As a general rule, real Pentagon spending can be predicted by doubling the original cost estimates used to sell a program. This trend will likely be worse with an independent Space Force. Acting Defense Secretary Patrick Shanahan is already interested in building a rapid capabilities office “on steroids” inside the existing Space Development Agency. This would allow the Pentagon to avoid many of the oversight steps meant to protect the interests of service members and taxpayers. Doing so would greatly exacerbate the problems Mr. Fitzgerald warned us about 50 years ago.  

To be clear, America does have a role to play in securing space against aggressive foreign powers such as China and Russia. China’s missile tests in space, targeting their own aging satellites, are a wakeup call that American and European satellites are vulnerable at a time when satellites are more important than ever for communications, navigation, and weather forecasting. But the U.S. military’s advanced interceptor technology already allows Navy warships sailing around the world to shoot down ballistic missiles in space without a dedicated space military branch and the bureaucracy that comes with it.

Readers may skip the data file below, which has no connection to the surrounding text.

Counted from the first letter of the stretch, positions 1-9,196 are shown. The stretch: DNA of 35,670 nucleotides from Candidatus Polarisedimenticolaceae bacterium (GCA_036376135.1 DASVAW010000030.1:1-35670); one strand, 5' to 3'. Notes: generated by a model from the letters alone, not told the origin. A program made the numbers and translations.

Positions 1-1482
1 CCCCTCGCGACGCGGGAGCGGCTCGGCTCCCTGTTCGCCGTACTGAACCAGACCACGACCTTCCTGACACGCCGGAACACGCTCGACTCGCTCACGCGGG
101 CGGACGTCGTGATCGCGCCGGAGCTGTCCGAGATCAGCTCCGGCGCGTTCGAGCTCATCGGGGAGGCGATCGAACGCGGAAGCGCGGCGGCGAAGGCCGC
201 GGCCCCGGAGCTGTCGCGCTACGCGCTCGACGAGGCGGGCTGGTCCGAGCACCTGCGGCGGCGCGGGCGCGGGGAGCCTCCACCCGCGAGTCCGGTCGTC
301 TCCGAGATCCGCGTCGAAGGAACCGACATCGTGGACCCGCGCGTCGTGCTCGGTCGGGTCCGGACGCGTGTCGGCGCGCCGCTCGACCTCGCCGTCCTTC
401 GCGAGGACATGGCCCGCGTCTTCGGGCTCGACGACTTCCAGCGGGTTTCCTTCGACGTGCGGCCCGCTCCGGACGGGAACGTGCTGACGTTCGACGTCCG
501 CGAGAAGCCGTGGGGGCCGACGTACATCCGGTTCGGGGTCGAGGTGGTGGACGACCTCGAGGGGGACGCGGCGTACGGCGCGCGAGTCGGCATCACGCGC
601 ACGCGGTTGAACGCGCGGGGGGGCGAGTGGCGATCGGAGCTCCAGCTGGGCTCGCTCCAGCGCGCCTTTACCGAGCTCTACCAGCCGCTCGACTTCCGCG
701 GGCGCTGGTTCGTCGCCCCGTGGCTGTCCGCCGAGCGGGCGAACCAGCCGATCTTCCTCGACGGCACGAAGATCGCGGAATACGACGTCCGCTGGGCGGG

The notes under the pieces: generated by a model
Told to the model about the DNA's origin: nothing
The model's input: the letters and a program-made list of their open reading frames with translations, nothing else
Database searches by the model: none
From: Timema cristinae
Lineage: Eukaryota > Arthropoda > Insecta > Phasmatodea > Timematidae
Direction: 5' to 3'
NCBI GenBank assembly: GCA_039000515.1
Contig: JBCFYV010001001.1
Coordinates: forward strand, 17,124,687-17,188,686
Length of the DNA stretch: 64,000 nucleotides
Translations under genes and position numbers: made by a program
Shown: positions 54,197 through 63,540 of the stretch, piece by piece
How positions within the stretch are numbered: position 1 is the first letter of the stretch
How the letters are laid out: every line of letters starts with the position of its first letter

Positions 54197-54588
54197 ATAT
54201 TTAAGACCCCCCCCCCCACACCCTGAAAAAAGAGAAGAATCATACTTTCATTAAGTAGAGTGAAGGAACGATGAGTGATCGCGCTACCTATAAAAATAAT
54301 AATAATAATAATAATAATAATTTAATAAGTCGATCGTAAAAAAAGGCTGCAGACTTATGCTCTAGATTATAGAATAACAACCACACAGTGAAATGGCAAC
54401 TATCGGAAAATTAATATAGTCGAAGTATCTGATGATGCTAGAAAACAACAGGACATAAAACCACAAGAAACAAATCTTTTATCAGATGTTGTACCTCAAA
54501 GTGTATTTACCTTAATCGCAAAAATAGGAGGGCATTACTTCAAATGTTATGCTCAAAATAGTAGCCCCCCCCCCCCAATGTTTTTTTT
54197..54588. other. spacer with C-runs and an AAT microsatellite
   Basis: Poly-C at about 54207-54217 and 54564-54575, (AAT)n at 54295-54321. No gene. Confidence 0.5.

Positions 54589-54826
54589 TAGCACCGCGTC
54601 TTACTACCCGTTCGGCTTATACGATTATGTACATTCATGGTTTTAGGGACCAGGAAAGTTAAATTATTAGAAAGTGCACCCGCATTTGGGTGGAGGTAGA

Instead of record Pentagon spending requests and corresponding money shifting, the Department of Defense and Congress need to work together to achieve a smarter, consolidated force. The rationale for creating a separate service for space operations remains dubious at best. The Space Force would not be sending starships filled with Space Marines to capture distant solar systems. Its operations would be limited to supporting the missions of the existing services.

With that thought in mind, Congress and the Department of Defense should carefully evaluate the specific space operation needs of each service and ensure they are adequately organized and resourced to provide their own space support. But creating an independent service devoted to space would add further bulk to the already bloated Pentagon bureaucracy without a corresponding capability increase.

Americans deserve a capable, robust fighting force, not a needless new branch of the military worthy of a Netflix parody.

Dan Grazier is a Marine Corps veteran and the Jack Shanahan Military Fellow at the Project on Government Oversight.

Ross Marchand is the director of policy for the Taxpayers Protection Alliance.